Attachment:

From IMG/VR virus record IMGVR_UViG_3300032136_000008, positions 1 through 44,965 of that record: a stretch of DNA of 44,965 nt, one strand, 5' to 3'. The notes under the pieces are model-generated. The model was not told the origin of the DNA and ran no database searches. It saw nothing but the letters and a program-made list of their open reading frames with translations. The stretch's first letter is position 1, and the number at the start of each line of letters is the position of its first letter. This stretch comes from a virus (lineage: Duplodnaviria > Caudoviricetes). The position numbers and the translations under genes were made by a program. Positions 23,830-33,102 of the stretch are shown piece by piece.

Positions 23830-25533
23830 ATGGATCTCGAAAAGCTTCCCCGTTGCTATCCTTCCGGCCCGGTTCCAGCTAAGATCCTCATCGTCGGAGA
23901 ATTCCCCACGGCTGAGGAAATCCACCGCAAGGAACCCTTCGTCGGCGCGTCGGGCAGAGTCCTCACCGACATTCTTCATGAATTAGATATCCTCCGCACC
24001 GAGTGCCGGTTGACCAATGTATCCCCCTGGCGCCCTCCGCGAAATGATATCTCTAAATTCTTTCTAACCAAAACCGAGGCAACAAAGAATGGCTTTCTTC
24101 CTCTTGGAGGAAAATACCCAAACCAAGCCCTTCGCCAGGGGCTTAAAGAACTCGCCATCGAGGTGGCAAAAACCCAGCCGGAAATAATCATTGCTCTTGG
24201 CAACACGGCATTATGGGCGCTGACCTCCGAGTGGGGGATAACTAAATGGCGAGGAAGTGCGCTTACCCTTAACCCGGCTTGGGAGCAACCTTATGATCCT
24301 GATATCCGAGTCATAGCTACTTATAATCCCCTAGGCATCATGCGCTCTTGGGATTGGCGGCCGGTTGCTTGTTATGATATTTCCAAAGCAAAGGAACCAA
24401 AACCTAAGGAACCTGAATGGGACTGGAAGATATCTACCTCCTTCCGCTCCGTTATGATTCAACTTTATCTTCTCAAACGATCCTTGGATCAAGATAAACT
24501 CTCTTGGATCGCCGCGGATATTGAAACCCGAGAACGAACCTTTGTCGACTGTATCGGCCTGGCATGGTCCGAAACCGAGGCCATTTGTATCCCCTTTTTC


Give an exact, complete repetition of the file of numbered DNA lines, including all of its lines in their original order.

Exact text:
From IMG/VR virus record IMGVR_UViG_3300032136_000008, positions 1 through 44,965 of that record: a stretch of DNA of 44,965 nt, one strand, 5' to 3'. The notes under the pieces are model-generated. The model was not told the origin of the DNA and ran no database searches. It saw nothing but the letters and a program-made list of their open reading frames with translations. The stretch's first letter is position 1, and the number at the start of each line of letters is the position of its first letter. This stretch comes from a virus (lineage: Duplodnaviria > Caudoviricetes). The position numbers and the translations under genes were made by a program. Positions 23,830-33,102 of the stretch are shown piece by piece.

Positions 23830-25533
23830 ATGGATCTCGAAAAGCTTCCCCGTTGCTATCCTTCCGGCCCGGTTCCAGCTAAGATCCTCATCGTCGGAGA
23901 ATTCCCCACGGCTGAGGAAATCCACCGCAAGGAACCCTTCGTCGGCGCGTCGGGCAGAGTCCTCACCGACATTCTTCATGAATTAGATATCCTCCGCACC
24001 GAGTGCCGGTTGACCAATGTATCCCCCTGGCGCCCTCCGCGAAATGATATCTCTAAATTCTTTCTAACCAAAACCGAGGCAACAAAGAATGGCTTTCTTC
24101 CTCTTGGAGGAAAATACCCAAACCAAGCCCTTCGCCAGGGGCTTAAAGAACTCGCCATCGAGGTGGCAAAAACCCAGCCGGAAATAATCATTGCTCTTGG
24201 CAACACGGCATTATGGGCGCTGACCTCCGAGTGGGGGATAACTAAATGGCGAGGAAGTGCGCTTACCCTTAACCCGGCTTGGGAGCAACCTTATGATCCT
24301 GATATCCGAGTCATAGCTACTTATAATCCCCTAGGCATCATGCGCTCTTGGGATTGGCGGCCGGTTGCTTGTTATGATATTTCCAAAGCAAAGGAACCAA
24401 AACCTAAGGAACCTGAATGGGACTGGAAGATATCTACCTCCTTCCGCTCCGTTATGATTCAACTTTATCTTCTCAAACGATCCTTGGATCAAGATAAACT
24501 CTCTTGGATCGCCGCGGATATTGAAACCCGAGAACGAACCTTTGTCGACTGTATCGGCCTGGCATGGTCCGAAACCGAGGCCATTTGTATCCCCTTTTTC